The Wall Street Journal’s editorial board went after Special Counsel Robert Mueller, hard.
The Murdoch-owned newspaper posted an editorial calling for Mueller’s team to investigate wiretapping allegations involving former Trump campaign manager Paul Manafort.
The op-ed says that Mueller’s ties to James Comey “make him too conflicted” to conduct an honest investigation.
“Congress is charged with providing oversight of law enforcement and the FISA courts, and it has an obligation to investigate their role in 2016. The intelligence committees have subpoena authority and the ability to hold those who don’t cooperate in contempt.”
The WSJ writes that Comey’s “maneuvering to get Mr. Mueller appointed, and his leaks to the press, have shown that Mr. Comey is as political and self-serving as anyone in Washington. No investigation into Russia’s role in the 2016 campaign will be credible or complete without the facts about all Mr. Comey’s wiretaps.”
CNN reported Monday that the FBI obtained a warrant last year to eavesdrop on Paul Manafort, Mr. Trump’s campaign manager from May to August in 2016. The story claims the FBI first wiretapped Mr. Manafort in 2014 while investigating his work as a lobbyist for Ukraine’s ruling party. That warrant lapsed, but the FBI convinced the court that administers the Foreign Intelligence Surveillance Act (FISA) to issue a second order as part of its probe into Russian meddling in the election.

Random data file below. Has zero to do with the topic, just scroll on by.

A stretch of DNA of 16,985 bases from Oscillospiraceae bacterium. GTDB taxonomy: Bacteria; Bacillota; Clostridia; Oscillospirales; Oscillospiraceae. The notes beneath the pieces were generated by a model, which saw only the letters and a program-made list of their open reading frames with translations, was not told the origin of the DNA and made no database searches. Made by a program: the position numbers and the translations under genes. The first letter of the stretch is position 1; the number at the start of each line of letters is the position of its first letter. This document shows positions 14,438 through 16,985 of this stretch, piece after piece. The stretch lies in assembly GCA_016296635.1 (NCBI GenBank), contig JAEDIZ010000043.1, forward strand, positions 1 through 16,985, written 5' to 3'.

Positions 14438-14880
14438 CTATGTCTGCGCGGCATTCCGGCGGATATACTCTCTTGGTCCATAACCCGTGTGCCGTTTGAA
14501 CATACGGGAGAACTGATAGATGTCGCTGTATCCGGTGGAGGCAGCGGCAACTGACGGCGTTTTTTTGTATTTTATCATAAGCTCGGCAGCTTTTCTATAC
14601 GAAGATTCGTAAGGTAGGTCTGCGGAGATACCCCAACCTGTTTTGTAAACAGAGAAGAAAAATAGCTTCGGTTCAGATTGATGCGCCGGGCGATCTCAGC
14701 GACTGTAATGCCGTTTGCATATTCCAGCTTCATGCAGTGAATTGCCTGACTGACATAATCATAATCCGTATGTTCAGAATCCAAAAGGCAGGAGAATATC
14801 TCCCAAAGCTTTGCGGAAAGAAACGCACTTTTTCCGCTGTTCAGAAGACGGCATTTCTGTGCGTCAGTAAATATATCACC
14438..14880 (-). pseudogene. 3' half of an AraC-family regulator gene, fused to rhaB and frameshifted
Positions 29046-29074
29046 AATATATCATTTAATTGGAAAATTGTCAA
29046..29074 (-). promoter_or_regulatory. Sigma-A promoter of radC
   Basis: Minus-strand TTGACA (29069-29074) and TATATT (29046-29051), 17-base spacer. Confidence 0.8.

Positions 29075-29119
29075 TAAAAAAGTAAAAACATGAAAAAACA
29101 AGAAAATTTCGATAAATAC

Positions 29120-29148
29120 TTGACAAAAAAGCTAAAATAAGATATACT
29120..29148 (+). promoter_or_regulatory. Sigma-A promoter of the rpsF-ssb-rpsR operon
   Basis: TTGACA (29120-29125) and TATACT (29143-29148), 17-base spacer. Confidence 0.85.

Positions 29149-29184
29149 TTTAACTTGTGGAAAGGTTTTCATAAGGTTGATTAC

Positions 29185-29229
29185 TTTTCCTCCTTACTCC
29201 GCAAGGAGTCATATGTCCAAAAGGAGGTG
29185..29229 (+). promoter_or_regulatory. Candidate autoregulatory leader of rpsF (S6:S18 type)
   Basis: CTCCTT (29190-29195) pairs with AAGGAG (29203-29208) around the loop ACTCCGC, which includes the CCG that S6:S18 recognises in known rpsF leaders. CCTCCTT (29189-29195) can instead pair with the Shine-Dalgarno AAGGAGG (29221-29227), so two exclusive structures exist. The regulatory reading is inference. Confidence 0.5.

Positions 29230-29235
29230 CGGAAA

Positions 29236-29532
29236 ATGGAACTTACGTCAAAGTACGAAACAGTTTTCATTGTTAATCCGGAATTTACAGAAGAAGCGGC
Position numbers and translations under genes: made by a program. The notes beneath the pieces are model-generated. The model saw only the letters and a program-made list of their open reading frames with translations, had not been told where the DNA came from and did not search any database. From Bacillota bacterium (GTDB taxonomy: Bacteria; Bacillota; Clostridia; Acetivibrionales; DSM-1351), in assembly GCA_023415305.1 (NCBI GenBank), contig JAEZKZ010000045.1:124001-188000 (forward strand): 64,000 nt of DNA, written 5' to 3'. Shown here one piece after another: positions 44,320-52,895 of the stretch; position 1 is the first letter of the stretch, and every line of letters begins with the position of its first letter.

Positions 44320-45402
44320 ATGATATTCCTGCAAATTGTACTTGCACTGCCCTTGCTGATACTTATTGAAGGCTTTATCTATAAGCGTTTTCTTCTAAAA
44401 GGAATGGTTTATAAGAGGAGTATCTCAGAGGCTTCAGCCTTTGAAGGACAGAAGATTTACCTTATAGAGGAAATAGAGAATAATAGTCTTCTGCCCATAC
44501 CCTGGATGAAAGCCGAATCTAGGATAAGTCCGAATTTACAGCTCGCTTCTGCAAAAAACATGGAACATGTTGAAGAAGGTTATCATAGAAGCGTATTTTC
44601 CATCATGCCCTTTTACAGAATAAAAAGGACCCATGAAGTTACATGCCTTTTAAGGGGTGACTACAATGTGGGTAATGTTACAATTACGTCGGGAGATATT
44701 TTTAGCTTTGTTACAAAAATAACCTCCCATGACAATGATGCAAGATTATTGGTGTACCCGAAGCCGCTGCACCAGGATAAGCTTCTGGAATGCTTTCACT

Guess who has lived in a condo in Trump Tower since 2006? Paul Manafort.
The story suggests the monitoring started in the summer or fall, and extended into early this year. While Mr. Manafort resigned from the campaign in August, he continued to speak with Candidate Trump. It is thus highly likely that the FBI was listening to the political and election-related conversations of a leading contender for the White House. That’s extraordinary—and worrisome.
Mr. Comey told Congress in late March that he “had no information that supports those [Trump] tweets.” Former Director of National Intelligence James Clapper was even more specific that “there was no such wiretap activity mounted against—the President-elect at the time, or as a candidate, or against his campaign.” He denied that any such FISA order existed. Were they lying?